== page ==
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Purcell Construction delivers Europe’s first purpose built ‘3D Textbook’ Building.
Europe’s first purpose built ‘3D Textbook’ Building was officially opened by Minister Denis Naughten TD, Minister for Communication, Climate Action and Environment, at The Rediscovery Centre, Boiler House, Ballymun Road, Dublin on 11th May.
A 3DT Textbook is an Architectural concept for educational space design. The concept moves away from the traditional classroom structure to create experiential learning, which brings together the educational value from the built natural and cultural environment.
The original boiler house, which served the residents of the old Ballymun Flats for many years, has undergone a major green revamp thanks to a successful application from Dublin City Council and The Rediscovery Centre to the EU’s LIFE+ Programme.
The building has many features designed to conserve precious resources and demonstrate the latest research with regard to environmental sustainability.
Key features of the building include the Building Management System which has over 500 data points monitoring the building’s operation. All systems are visible and labelled from start to finish giving the viewer an insight into the working of each process.
The repurposed Ballymun Boiler House is now the new HQ of the Rediscovery Centre – and is a creative space connecting people, resources and ideas.
It contains creative workshops, an ecostore, education, training, events space and green cafe exemplifying reuse & sustainability.
“The Rediscovery Centre is very proud of this project, which demonstrates innovative reuse and is an exemplary model of sustainability practice for Europe. We are delighted that the launch coincides with the anniversary of the EU’s LIFE+ Programme, which has been supporting nature, environment and climate action for over 25 years,” said Dr Sarah Miller, CEO, Rediscovery Centre.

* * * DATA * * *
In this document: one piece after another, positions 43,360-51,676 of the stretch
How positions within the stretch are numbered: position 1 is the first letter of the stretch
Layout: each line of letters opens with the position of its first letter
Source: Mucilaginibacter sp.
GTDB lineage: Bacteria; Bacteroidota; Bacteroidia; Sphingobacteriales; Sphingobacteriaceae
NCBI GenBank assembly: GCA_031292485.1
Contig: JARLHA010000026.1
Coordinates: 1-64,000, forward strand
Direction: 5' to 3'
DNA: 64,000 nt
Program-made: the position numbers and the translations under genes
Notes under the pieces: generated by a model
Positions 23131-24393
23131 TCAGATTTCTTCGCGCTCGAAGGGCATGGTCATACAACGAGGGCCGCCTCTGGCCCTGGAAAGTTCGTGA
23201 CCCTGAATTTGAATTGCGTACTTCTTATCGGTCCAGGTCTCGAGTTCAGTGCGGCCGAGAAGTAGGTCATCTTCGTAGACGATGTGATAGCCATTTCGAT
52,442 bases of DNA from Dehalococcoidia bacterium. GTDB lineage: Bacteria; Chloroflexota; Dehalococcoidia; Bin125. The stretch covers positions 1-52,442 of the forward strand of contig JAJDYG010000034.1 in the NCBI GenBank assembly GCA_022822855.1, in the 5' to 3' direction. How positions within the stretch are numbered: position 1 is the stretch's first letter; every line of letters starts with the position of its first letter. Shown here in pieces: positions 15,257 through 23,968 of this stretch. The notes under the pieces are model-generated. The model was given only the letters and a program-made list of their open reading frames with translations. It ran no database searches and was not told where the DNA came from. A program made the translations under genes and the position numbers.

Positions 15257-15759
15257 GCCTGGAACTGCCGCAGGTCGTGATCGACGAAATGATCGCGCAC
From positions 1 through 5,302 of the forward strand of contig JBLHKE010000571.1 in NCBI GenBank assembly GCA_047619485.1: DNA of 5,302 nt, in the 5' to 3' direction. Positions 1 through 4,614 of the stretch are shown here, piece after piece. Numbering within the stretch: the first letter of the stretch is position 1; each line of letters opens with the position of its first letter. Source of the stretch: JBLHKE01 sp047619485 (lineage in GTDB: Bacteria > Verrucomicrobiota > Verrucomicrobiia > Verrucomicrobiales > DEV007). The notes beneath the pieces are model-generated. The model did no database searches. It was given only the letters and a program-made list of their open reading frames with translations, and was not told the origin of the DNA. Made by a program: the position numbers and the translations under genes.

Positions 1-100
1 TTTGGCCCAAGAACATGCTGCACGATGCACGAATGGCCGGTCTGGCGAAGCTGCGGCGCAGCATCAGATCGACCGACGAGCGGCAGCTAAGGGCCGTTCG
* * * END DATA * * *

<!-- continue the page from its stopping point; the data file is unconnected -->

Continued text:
The Centre provides successful community training programmes for local long term unemployed people and those distanced from the workplace and runs four social enterprises: Rediscover Fashion, Rediscover Furniture, Rediscover paint and Rediscover Cycling.
The Rediscovery Centre also operates an active research centre and delivers an extensive education programme at all levels including interactive environmental and STEM workshops and has become a leading example in the field of innovative efficiency and waste prevention.
Speaking at the opening Minister Naughten said: “This project is a perfect example of how a building, once consigned to the wrecking ball, can be turned into a beacon for sustainable development.”
Not only has a new use been found for an old building, but a use that encompasses the very ideals of what the project stands for, rethink, reuse and remake.”
Earlier this year the project was awarded The Green Construction Award of 2017 at the National Green Awards. Sponsored by Ecocem, the Green Construction Award recognises sustainable development through innovative construction methods, sustainable use of resources and a design that prioritises the needs of the wider environment and society.
The project has been funded by the EU LIFE+ Programme under the WISER Project (Working with Industrial Spaces to Exemplify Reuse), The Department of Communication, Climate Action and Environment, The Department of Housing Planning, Community and local Government, Dublin City Council and the Rediscovery Centre. Working with the WISER project team, ABK Architects were responsible for the design and Purcell Construction completed the construction.
Construction Director on the project, Nigel Tighe has said Purcell Construction are proud to be involved in such a successful, award winning project. “The project was a learning curve with working with materials which would not traditionally be used in the construction indsutry such as hempcrete and sheepswool insulation. It was an excellent collaboration process between Purcell, ABK and the client.”
For more on this project see the upcoming issue of Construction Magazine.